DRIVING US CRAZY The rising price of gasoline inspired a feature on ABC, a poignant human interest story on NBC and entire weeklong, two correspondent, morning-and-evening series on CBS.

NBC's Pete Williams followed up on a sitdown on his network's Today by two pairs of fundamentalist Mormon parents from the Yearning for Zion ranch about their problems visiting their children in foster care. Despite the order of the child welfare judge in the case to make "every effort to place siblings together," Nancy and James Dockstader have one child in care in Amarillo in the Panhandle, one child on the Gulf Coast in Corpus Christi and three other children at places in between. With the high price of gasoline "it is costing us thousands of dollars to traipse from one end of the state to the next," complained mother Dockstader.

CBS' series is called Eye on the Road and it involves a pair of cross country coast-to-heartland road trips, Nancy Cordes east to west westwards to Missouri driving a Ford Fusion, and The Early Show's Jeff Glor west to east eastwards in a hybrid Toyota Prius. Glor ended his first day at Lake Tahoe where he noticed changing vacation habits because of the high cost of fuel. Parked in a local camp ground is a Recreational Vehicle whose fuel efficiency is 7mpg. To save money this year the RV's journey away from home is the grand total of three miles.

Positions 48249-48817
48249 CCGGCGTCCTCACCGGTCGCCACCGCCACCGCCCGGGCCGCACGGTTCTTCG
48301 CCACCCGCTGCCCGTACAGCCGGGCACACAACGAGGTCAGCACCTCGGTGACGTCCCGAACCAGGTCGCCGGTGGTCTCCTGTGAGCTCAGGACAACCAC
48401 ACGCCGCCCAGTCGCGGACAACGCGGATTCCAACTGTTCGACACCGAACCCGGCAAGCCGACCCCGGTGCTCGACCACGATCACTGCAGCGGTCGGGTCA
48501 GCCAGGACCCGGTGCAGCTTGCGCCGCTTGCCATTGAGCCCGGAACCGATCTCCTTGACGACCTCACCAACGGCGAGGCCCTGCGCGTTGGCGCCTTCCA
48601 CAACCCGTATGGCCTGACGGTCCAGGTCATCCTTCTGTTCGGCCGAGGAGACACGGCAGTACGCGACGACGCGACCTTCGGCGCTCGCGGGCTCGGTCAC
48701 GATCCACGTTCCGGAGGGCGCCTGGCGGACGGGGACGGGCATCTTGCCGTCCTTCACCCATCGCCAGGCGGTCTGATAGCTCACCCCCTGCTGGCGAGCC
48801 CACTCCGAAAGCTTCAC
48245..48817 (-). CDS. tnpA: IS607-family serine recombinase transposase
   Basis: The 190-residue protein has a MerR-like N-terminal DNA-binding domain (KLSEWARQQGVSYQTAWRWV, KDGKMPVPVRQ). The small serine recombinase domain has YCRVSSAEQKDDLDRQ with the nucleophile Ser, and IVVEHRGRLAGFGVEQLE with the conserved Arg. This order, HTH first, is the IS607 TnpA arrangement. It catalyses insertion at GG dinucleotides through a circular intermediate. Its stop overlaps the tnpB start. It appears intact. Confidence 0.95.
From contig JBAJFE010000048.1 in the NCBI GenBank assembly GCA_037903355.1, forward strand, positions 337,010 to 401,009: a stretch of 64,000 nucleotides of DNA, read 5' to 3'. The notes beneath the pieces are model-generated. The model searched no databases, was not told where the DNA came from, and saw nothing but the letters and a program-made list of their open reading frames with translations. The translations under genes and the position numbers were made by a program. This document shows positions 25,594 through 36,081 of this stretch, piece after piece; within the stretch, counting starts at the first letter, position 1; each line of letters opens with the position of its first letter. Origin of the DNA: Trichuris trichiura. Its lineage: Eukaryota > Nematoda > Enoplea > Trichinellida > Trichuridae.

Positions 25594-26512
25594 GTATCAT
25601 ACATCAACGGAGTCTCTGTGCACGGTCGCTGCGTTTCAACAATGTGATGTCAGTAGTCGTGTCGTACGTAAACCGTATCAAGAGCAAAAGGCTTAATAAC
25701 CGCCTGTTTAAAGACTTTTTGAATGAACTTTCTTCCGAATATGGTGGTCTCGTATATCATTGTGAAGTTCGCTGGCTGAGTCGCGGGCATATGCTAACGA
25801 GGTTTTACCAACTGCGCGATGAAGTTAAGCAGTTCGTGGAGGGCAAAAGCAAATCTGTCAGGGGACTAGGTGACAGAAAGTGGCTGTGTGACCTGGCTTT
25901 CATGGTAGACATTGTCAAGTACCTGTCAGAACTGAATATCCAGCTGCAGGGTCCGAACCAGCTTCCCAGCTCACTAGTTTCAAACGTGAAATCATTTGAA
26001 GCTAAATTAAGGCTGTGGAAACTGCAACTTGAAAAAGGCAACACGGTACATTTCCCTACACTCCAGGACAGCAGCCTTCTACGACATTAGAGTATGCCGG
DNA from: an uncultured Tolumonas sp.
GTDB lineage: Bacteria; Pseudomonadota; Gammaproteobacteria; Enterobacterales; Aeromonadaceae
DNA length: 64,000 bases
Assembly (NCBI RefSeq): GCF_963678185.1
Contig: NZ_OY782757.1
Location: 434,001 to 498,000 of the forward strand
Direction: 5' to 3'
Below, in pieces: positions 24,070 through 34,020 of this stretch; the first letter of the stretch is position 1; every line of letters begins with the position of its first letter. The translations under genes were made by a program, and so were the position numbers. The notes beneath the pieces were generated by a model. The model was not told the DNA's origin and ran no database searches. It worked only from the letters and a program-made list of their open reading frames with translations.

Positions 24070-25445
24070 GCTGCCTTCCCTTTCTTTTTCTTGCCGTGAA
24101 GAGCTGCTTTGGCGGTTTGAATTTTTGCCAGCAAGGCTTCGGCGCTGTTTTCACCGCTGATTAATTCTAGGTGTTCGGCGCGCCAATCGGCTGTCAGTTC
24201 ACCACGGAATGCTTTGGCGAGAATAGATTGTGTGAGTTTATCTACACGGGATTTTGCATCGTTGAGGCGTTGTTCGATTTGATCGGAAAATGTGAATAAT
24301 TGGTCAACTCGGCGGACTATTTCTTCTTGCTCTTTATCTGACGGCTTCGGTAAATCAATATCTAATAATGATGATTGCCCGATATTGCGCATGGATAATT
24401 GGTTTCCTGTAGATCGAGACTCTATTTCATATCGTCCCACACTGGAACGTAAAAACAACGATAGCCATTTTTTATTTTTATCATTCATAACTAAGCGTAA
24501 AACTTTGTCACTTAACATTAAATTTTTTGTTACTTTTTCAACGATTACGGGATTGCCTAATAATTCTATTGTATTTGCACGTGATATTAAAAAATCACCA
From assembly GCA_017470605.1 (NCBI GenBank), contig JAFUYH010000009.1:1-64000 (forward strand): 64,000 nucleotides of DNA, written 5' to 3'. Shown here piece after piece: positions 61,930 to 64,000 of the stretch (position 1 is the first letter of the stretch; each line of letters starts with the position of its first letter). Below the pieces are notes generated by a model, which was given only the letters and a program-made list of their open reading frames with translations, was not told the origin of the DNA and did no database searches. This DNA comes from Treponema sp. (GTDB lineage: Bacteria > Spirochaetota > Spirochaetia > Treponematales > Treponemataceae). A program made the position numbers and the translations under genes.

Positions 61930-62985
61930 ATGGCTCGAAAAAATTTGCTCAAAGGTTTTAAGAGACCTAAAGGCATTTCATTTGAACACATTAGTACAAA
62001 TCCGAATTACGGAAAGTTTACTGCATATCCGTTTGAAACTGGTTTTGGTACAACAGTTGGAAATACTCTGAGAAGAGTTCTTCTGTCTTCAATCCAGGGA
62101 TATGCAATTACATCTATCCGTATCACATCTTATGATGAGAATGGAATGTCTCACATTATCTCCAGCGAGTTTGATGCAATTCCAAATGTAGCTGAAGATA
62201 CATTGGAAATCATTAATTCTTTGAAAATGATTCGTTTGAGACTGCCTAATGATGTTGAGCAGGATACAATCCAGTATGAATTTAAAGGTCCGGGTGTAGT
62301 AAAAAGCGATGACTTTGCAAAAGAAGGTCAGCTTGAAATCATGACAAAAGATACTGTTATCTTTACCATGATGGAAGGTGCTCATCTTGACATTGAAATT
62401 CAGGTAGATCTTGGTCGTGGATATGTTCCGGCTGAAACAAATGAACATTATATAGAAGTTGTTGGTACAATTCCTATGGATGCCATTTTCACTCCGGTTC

CBS' Cordes ended the day in Pittsburgh, having filed on the tribulations of so-called supercommuters, those exurban residents whose journey to work exceeds 90 minutes. Cordes told us that there are now 95% more of them than in 1990. Despite the high price of gasoline, "we are a nation of drivers," Cordes insisted. "Only 5% of the country's commuters take public transportation." Now listen to Barbara Pinto (embargoed link) on ABC. She announced "a new breed of commuter" that is "flooding mass transit systems." She listed increased transit ridership from Seattle to Philadelphia, from Buffalo to Miami to Los Angeles. Pinto and Cordes should get their heads together to get the story straight. Cordes claims that it costs just $300 each month for a supercommute. Pinto quoted that statistic that an average commuter--not even a super one--saves $6200 annually by switching from car to mass transit. Fact check please.


AUTISM, LUPUS AND OPRAH’S OZ Rounding out the day all three networks ran health-related features.